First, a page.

- Groundwater basics: http://water.usgs.gov/edu/mearthgw.html (Students may modify their initial drawing and add their notes on the right side of the student handout.)
Students can check their understanding with a formative assessment:
Groundwater true/false quiz: http://water.usgs.gov/edu/activity-tf-groundwater.html
Students can better understand wells and how they work:
- Groundwater wells: http://water.usgs.gov/edu/earthgwwells.html (Students may further modify their initial drawing and add additional notes on the right side of the student handout).
Students can understand how human activities impact safe, sufficient groundwater:
- Groundwater depletion: http://water.usgs.gov/edu/gwdepletion.html
- Safe groundwater: http://www.cdc.gov/healthywater/drinking/private/wells/index.html
Agricultural demands on groundwater resources:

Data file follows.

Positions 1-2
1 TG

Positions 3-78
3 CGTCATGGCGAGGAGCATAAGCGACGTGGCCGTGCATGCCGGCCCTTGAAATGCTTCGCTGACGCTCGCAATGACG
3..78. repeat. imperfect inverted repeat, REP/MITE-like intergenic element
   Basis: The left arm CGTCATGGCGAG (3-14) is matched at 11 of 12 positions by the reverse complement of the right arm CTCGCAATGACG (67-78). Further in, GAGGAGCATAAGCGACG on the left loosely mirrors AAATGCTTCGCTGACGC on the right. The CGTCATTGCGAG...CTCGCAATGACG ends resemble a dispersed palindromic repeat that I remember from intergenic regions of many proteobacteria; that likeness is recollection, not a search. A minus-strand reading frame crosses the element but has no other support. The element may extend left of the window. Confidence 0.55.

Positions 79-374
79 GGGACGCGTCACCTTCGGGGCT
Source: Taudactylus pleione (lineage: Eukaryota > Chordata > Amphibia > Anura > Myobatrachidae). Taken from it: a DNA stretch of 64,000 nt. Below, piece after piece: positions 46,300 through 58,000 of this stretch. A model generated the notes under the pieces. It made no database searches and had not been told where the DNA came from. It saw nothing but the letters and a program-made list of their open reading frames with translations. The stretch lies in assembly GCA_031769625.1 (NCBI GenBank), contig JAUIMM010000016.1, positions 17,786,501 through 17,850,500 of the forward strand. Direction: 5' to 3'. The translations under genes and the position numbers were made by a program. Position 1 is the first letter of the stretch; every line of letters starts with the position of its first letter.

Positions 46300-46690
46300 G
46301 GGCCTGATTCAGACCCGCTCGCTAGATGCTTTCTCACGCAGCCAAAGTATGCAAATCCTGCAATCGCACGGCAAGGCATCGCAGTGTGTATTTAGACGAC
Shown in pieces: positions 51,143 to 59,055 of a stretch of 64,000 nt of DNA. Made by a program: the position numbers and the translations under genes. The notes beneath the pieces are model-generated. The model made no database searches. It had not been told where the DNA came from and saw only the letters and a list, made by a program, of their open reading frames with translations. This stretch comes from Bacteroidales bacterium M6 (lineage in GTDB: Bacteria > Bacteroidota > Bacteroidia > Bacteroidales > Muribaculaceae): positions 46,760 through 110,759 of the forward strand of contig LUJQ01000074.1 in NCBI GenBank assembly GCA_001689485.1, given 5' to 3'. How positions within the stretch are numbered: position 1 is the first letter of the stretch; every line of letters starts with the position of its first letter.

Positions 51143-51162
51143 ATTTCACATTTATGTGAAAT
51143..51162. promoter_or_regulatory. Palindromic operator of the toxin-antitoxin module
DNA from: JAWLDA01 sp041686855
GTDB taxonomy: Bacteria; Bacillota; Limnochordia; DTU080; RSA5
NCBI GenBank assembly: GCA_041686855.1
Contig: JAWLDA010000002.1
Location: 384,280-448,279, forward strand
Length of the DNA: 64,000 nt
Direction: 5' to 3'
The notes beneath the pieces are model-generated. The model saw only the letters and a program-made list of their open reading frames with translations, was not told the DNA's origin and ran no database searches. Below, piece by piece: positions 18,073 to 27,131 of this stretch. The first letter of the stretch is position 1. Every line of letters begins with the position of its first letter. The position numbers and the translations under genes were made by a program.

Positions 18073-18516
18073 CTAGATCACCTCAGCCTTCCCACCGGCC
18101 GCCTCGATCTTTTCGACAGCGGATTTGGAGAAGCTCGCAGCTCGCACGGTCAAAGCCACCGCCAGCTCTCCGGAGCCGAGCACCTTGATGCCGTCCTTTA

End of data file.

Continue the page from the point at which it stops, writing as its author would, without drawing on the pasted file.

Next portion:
USGS Water Science School:
- http://water.usgs.gov/edu/ provides resources for teachers and students including a glossary, pictures, data, maps, and interactive opinion surveys.
Extend/Elaborate: Student handout Part D.
Students investigate and propose or refine solutions. (30 minutes)
Students propose how changes to the physical model would affect well water availability:
- From their revised drawing, circle the components that could be varied (number of wells, well depth, well shape, pumping frequency, plant type, depth of water, light intensity, for example).
Students propose changing a variable of their own choosing and explain their hypothesis about how that change will affect water availability to the well. For a longer term project (1-3 additional 50 minute periods or at home), students might select one proposed solution to test.